A union judge on Tuesday issued a nationwide proclamation against state contractors' vaccination authorities, ruling that President Joe Biden could violate his authority by imposing a requirement.
Judge R. Georgia-based Stan Baker, a resident of Georgia, has temporarily banned the implementation of a post-trial administration from several provinces and a trade group that opposes allowing the jurisdiction to take effect in Jan. 4 will cause "irreparable damage." To unpaid employees. out of their jobs.
The judge wrote that allowing the law to continue "would force the plaintiffs to comply with the mandate, which required them to make decisions that could drastically change their ability to make the organisation's contract more important to their operations."
The court reform is the latest in a series of decisions that have hampered management's efforts to force more people to be vaccinated against coronavirus.
Last week, two different judges temporarily barred various officials who needed millions of workers from being vaccinated against Covid-19. A provincial judge in Louisiana has suspended Centers for Medicare and Medicaid Services from exercising its mandate of health care workers, while a state judge in Kentucky has issued a directive barring administrators from enforcing the requirement of state contractors in three states.
In early November, the appellate court decided to suspend management efforts to strike workers in U.S. companies with at least 100 employees.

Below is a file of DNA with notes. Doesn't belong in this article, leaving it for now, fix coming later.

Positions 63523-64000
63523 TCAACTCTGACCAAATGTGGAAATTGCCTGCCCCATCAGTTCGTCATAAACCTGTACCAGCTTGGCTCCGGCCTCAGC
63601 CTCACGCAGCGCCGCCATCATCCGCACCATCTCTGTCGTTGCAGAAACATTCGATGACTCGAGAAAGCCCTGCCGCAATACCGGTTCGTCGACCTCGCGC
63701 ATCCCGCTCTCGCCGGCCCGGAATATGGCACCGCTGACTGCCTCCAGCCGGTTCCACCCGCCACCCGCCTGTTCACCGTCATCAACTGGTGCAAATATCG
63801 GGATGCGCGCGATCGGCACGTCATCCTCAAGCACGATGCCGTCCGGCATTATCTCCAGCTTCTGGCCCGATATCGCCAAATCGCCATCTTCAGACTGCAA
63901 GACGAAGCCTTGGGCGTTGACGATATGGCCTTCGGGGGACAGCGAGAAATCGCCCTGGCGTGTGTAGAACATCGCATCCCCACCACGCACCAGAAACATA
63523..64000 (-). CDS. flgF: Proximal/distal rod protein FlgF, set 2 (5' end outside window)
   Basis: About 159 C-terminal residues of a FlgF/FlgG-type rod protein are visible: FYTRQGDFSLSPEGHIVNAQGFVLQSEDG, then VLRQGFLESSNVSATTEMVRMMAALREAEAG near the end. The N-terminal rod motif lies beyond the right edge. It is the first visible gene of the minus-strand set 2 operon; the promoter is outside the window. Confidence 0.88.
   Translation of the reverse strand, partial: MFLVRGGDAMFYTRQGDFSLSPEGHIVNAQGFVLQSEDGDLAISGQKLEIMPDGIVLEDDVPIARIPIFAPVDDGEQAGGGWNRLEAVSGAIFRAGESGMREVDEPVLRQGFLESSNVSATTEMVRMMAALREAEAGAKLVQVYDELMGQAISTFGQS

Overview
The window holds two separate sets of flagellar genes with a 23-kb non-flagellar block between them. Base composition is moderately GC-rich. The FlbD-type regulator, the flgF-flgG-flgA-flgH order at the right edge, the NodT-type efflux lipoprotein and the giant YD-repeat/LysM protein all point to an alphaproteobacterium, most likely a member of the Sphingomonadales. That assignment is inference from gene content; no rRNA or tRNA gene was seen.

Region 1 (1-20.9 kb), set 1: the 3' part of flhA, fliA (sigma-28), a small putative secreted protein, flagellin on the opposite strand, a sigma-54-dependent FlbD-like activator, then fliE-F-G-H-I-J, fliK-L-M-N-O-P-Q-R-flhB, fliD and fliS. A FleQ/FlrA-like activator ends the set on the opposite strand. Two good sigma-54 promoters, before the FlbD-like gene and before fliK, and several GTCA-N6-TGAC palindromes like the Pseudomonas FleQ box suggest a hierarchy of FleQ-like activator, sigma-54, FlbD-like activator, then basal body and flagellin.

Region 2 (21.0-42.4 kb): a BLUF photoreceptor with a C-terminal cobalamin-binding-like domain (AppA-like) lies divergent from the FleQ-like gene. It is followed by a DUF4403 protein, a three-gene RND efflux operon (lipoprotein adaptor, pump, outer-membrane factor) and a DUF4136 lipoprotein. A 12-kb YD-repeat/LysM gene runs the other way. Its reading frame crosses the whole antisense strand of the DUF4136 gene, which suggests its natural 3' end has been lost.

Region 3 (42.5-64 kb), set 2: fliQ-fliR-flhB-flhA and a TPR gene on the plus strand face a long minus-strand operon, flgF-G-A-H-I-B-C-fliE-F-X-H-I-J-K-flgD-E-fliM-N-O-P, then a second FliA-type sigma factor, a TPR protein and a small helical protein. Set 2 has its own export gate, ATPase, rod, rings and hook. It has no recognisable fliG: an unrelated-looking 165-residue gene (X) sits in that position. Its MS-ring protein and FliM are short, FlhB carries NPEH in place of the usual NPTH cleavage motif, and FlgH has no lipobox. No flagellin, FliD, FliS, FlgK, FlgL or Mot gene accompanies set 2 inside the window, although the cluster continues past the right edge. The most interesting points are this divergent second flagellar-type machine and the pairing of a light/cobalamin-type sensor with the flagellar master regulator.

Baker's decision, which was presented in court by President Donald Trump, found that the plaintiffs in his case were likely to succeed in their claim that Biden had violated his September court order.
The judge's order was based on the president's economic power under the Procurement Act.
"Although the Procurement Act explicitly and unequivocally gives the president some authority, the Court is not convinced, at this stage of the trial, that it has authorized him to direct any kind of action," Baker wrote. "In its practical application, the" administrative order "goes beyond the administration and procurement management of a property and contract" and "acts as a regulator of public health."
A spokesman for the Department of Justice declined to comment on the decision.
Asked about the judge's order Tuesday, White House press secretary Jen Psaki said the Department of Justice would "strictly defend this in court."
The attorney general of South Carolina, Alan Wilson, of the Republic, named one of the defendants in the case, applauded the judge's decision.
"The abuse of power by the Biden administration has been stopped. The law is there and freedom is protected," Wilson said.